of Kilifi on page 19. For our monthly Producer to Plate column we decided to give credit where credit is due by featuring local sustainability superstar Teddy Kinyanjui, founder of the Cookswell jiko charcoal oven. A man who inherited a love for making practical and ecological charcoal burners from his late father, Teddy is also at the forefront of the Kenyan reforestation movement and brings with him a passion for conservation and incredible respect for food. We couldn’t be more honoured to have soaked up some of his wisdom and you too can read up on it by flipping through to page 24. This month Kenya’s very own blogger of the year, Kaluhi Adagala, graces our pages by telling us how her heritage influences her dishes and inspired her blog. Read more on page 37 and enjoy her take on some local classics including a hearty kienyeji stew and succulent pork chops on page 38 and 39. Finally, this wouldn’t be an authentic Kenyan Issue without a little booze! Being totally incapable of steering clear of our ka local on the weekends, we are a nation that enjoy

our tipple and there is no shame in that. So this month, our drinks contributor, Jeannette Musembi brings you her top three classic dawas in Nairobi and throws in a simple recipe to try out at home on page 43. Pride is a feeling of deep pleasure and satisfaction, derived from one’s own achievements, the achievements of those with whom one is closely associated, or from qualities or possessions that are widely admired. Whatever else you feel you have to be proud of today, take the time to look towards home and get inspiration from the rich culinary heritage we have. Then boil yourself up a cup of chai and maybe one for your neighbour too!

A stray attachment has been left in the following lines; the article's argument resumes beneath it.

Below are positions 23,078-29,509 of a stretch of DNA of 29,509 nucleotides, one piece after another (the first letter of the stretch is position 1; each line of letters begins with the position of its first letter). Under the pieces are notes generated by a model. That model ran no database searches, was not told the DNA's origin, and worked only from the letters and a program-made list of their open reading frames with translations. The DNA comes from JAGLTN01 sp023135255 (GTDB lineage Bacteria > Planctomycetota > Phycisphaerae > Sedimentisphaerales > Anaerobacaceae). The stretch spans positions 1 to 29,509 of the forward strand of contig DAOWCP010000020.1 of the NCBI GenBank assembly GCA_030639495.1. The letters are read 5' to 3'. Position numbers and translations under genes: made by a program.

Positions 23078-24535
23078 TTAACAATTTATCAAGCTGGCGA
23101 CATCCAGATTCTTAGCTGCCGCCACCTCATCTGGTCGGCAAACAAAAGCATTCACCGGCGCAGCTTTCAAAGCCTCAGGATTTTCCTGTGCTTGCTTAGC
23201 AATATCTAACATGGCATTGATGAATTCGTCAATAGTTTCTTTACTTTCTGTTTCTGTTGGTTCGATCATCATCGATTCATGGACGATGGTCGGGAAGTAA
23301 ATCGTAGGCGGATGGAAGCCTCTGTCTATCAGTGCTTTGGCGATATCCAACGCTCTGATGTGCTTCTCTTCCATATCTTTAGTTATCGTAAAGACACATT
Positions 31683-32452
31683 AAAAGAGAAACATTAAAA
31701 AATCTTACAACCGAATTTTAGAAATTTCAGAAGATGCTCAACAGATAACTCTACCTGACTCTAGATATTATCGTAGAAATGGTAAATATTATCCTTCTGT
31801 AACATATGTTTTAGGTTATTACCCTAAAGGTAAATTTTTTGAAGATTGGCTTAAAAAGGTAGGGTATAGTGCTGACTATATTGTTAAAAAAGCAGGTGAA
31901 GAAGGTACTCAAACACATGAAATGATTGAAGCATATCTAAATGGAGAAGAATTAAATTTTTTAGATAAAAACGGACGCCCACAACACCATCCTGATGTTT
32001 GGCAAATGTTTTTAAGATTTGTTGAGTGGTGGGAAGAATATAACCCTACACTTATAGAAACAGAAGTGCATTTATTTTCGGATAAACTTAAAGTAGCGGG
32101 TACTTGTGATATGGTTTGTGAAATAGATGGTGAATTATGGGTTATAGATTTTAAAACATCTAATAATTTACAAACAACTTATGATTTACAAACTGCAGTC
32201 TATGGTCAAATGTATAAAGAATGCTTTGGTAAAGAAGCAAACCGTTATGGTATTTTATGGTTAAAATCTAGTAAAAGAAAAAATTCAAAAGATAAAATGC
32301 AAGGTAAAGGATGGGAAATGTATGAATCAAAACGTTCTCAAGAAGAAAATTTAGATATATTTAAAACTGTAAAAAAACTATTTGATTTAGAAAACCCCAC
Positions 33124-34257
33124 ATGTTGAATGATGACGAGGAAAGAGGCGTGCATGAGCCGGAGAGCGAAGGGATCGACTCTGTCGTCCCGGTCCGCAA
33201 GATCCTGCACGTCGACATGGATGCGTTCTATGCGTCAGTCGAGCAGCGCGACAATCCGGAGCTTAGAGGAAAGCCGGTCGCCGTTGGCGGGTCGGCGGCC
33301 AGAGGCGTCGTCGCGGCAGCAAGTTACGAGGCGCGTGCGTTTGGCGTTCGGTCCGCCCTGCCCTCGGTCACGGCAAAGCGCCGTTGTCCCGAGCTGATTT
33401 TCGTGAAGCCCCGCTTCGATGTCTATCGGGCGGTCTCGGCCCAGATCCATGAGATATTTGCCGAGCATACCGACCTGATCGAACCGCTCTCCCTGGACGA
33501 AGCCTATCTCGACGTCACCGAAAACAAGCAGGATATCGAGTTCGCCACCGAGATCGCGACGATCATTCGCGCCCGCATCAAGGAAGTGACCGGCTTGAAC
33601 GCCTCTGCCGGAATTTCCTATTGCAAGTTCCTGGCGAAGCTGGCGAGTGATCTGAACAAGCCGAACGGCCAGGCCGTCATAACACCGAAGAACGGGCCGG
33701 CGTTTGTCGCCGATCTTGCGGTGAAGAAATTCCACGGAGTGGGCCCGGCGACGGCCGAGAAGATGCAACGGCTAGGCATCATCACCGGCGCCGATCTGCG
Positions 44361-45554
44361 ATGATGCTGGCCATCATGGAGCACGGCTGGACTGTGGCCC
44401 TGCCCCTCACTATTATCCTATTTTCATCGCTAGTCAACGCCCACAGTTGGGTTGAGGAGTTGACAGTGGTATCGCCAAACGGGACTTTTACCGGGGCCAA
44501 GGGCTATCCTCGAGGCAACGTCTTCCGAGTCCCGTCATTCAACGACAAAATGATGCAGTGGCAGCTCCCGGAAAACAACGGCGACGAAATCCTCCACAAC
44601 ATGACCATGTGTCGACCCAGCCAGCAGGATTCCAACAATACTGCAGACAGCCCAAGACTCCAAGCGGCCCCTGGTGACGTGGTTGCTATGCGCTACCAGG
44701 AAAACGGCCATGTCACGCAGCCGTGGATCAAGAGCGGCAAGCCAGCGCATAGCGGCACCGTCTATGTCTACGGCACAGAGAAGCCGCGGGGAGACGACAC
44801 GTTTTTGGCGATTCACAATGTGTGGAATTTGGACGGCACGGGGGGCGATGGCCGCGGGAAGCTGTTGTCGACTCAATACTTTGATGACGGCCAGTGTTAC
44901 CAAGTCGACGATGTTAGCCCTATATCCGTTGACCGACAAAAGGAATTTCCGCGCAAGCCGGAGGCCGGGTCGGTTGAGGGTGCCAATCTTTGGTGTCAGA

Michelle Slater General Manager

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Be sure to catch up with the latest foodie news.

Susan Wong discovers her go to place in Nairobi for a variety of meat dishes.



Amina Abdi Rabar shares her love for all things coffee



Chef Godfrey Ouda talks to us about his culinary journey.



Leon Weche tells us the benefits of Kenyan food.



The best places around Nairobi to sample nyama choma.



Kaluhi Adagala shares her favourite Kenyan recipes

24 36 JIKO MASTER Teddy Kinyanjui shares the creative and inspiring story behind Cookswell Jikos.

YUMMY Vol. 3.08 · August 2017 · PUBLISHED BY EATOUT, ALL RIGHTS RESERVED. MANAGING DIRECTOR Mikul Shah GM Michelle Slater DESIGN Rachel Mwangi, Brian Siambi SALES, MARKETING & OPERATIONS Daniel Muthiani, Devna Vadgama, Faiza Hersi, Gilbert Chege, Haddy Max Njie, Jane Naitore, Joy Wairimu, Ruth Wairimu, Seina Naimasiah, Winnie Wangui CONTRIBUTING EDITORS Katy Fentress CONTRIBUTORS Adam Kiboi, Amal Mohamed, Carrey Frances Ronjey, Irene Ouso, Katy Fentress, Leon Weche, Jackson Biko, Susan Wong, Jeannette Musembi PHOTOGRAPHY Tatiana Karanja IT Douglas Akula, Erick Kiiya SALES INQUIRIES Call Yummy, 0711 22 22 22 EMAIL